# Tietze Extension Theorem

## Theorem

Let $T = \struct {S, \tau}$ be a topological space which is normal.

Let $A \subseteq S$ be a closed set in $T$.

Let $f: A \to \R$ be a continuous mapping from $A \subseteq S$ to the real number line under the usual (Euclidean) topology.

Then there exists a continuous extension $g: S \to \R$, i.e. such that:

- $\forall s \in A: \map f s = \map g s$

## Proof

### Lemma

Let $f: A \to \R$ be a continuous mapping such that $\left|{f \left({x}\right)}\right| \le 1$.

Then there exists a continuous mapping $g: S \to \R$ such that:

- $\forall x \in S: \left|{g \left({x}\right)}\right| \le \dfrac 1 3$
- $\forall x \in A: \left|{f \left({x}\right) − g \left({x}\right)}\right| \le \dfrac 2 3$

$\Box$

First suppose that for any continuous mapping on a closed set there is a continuous extension.

Let $C$ and $D$ be disjoint sets which are closed in $S$.

Define $f: C \cup D \to \R$ by:

- $\map f x = \begin {cases} 0 & : x \in C \\ 1 & : x \in D \end {cases}$

Now $f$ is continuous and we can extend it to a continuous mapping $g: X \to \R$.

By Urysohn's Lemma, $S$ is normal because $g$ is a continuous mapping such that $\map g x = 0$ for $x \in C$ and $\map g x = 1$ for $x \in D$.

Conversely, let $S$ be normal and $A$ be closed in $S$.

By the lemma, there exists a continuous mapping $g_0: S \to \R$ such that:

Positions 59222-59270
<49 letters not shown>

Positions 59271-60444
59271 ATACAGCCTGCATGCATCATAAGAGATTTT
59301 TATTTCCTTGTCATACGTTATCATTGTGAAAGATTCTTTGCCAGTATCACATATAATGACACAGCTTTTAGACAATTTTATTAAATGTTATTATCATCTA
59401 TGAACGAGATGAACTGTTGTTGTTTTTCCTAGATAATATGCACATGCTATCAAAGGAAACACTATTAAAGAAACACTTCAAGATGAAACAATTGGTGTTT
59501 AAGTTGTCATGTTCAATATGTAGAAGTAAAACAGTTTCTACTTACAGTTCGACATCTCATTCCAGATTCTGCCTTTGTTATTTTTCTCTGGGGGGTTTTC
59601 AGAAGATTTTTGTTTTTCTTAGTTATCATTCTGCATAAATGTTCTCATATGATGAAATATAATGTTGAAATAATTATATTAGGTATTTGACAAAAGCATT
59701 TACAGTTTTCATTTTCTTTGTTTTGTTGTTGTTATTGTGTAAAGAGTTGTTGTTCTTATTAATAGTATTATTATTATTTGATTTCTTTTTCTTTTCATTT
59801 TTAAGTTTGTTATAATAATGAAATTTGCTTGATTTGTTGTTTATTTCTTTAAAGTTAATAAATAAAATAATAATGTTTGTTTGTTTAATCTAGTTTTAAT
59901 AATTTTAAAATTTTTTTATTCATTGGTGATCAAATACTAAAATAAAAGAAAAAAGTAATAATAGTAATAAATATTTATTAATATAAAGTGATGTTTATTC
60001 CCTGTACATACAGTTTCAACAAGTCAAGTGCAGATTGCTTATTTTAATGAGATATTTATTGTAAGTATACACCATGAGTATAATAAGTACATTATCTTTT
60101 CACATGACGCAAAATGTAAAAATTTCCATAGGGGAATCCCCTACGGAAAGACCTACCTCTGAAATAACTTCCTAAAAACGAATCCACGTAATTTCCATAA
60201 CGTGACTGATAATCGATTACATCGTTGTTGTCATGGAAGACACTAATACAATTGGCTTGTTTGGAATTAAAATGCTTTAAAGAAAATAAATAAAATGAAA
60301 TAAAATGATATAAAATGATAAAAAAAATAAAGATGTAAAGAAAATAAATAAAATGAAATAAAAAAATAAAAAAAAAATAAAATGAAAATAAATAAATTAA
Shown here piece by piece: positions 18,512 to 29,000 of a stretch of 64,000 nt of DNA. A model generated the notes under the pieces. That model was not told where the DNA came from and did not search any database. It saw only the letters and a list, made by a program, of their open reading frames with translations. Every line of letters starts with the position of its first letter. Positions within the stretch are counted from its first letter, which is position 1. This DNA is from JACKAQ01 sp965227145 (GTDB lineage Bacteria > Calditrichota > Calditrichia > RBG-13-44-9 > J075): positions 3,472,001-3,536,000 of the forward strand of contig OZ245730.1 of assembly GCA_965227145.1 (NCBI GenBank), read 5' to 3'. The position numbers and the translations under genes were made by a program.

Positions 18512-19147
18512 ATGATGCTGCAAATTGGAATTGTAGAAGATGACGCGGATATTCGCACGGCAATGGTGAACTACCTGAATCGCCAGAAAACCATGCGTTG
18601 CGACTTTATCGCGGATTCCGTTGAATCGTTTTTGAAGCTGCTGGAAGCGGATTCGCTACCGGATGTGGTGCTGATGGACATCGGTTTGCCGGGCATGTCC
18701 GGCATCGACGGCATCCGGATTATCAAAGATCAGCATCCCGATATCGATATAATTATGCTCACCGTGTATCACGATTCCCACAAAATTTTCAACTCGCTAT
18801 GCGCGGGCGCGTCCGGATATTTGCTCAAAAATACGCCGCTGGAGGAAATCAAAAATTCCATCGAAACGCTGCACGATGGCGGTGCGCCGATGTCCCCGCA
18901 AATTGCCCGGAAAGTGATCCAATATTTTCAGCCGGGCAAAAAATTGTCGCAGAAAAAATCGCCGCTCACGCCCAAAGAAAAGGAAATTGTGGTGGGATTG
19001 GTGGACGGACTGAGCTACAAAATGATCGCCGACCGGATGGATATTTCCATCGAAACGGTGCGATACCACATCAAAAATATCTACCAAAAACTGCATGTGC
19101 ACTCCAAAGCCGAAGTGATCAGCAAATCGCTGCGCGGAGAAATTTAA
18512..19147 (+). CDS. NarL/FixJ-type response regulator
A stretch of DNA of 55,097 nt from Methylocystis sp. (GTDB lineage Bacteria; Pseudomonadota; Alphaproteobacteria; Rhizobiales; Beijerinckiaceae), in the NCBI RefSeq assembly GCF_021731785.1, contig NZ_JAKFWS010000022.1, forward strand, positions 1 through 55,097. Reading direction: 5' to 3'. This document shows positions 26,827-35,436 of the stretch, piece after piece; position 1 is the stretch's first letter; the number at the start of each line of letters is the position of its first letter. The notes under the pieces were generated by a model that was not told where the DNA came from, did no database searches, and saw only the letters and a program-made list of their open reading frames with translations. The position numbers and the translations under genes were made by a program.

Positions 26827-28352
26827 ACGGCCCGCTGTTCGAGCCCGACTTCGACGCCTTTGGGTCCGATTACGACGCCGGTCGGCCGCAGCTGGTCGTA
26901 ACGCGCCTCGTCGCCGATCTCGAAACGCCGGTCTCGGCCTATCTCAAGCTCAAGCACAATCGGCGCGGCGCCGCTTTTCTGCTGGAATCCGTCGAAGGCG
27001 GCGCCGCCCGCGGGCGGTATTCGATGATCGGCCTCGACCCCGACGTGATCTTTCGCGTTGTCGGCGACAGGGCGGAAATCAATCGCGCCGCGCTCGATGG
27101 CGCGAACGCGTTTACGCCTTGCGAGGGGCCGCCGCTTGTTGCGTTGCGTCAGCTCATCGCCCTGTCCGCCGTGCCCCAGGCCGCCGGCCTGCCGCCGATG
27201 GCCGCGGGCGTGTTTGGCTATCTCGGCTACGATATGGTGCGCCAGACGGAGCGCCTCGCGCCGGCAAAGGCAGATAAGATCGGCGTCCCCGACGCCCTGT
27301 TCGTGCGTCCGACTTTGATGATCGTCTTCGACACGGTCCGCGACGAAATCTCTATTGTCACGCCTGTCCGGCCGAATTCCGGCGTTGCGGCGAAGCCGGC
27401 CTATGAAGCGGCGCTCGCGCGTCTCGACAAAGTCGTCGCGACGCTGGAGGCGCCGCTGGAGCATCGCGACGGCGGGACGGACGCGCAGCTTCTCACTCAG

- $\forall x \in S: \size {\map {g_0} x} \le \dfrac 1 3$
- $\forall x \in A: \size {\map f x − \map {g_0} x} \le \dfrac 2 3$

Since $\paren {f − g_0}: A \to \R$ is continuous, the lemma tells us there is a continuous mapping $g_1: X \to \R$ such that:

- $\forall x \in S: \size {\map {g_1} x} \le \dfrac 1 3 \paren {\dfrac 2 3}$
- $\forall x \in A: \size {\map f x − \map {g_0} x - \map {g_1} x} \le \dfrac 2 3 \paren {\dfrac 2 3}$

By repeated application of the lemma we can construct a sequence of continuous mappings $g_0, g_1, g_2, \ldots$ such that:

- $\forall x \in S: \size {\map {g_n} x} \le \dfrac 1 3 \paren {\dfrac 2 3}^n$
- $\forall x \in A: \size {\map f x − \map {g_0} x − \map {g_1} x - \map {g_2} x - \cdots - \map {g_n} x} \le \dfrac 2 3 \paren {\dfrac 2 3}^n$

Define:

- $\displaystyle \map g x = \sum_{n \mathop = 0}^\infty \map {g_n} x$

We have that:

- $\size {\map {g_n} x} \le \dfrac 1 3 \paren {\dfrac 2 3}^n$

and:

- $\displaystyle \sum_{n \mathop = 0}^\infty \dfrac 1 3 \paren {\dfrac 2 3}^n$

converges as a geometric series.

Thus $\displaystyle \sum_{n \mathop = 0}^\infty \map {g_n} x$ converges absolutely and uniformly.

So $g$ is a continuous mapping defined everywhere.

Also, $\displaystyle \sum_{n \mathop = 0}^\infty \dfrac 1 3 \paren {\dfrac 2 3}^n = 1$ implies that $\size {\map g x} \le 1$.

Now for $x \in A$, we have that:

- $\displaystyle \size {\map f x − \sum_{n \mathop = 0}^k \map {g_n} x} \le \paren {\dfrac 2 3}^{k + 1}$

As $k \to \infty$, the right hand side $\to 0$ and so the sum goes to $\map g x$.

Thus:

- $\size {\map f x − \map g x} = 0$

Therefore $g$ extends $f$.

$\blacksquare$

## Source of Name

This entry was named for Heinrich Franz Friedrich Tietze.

## Sources

- 1978: Lynn Arthur Steen and J. Arthur Seebach, Jr.:
*Counterexamples in Topology*(2nd ed.) ... (previous) ... (next): Part $\text I$: Basic Definitions: Section $3$: Compactness: Global Compactness Properties

*This article incorporates material from Tietze extension theorem on PlanetMath, which is licensed under the Creative Commons Attribution/Share-Alike License.*